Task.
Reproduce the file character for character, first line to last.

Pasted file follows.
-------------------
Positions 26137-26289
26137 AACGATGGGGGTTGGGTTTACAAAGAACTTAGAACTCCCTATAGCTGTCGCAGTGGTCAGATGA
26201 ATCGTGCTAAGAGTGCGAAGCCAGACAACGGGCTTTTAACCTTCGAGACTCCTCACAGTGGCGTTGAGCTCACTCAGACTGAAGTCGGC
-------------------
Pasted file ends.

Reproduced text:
Positions 26137-26289
26137 AACGATGGGGGTTGGGTTTACAAAGAACTTAGAACTCCCTATAGCTGTCGCAGTGGTCAGATGA
26201 ATCGTGCTAAGAGTGCGAAGCCAGACAACGGGCTTTTAACCTTCGAGACTCCTCACAGTGGCGTTGAGCTCACTCAGACTGAAGTCGGC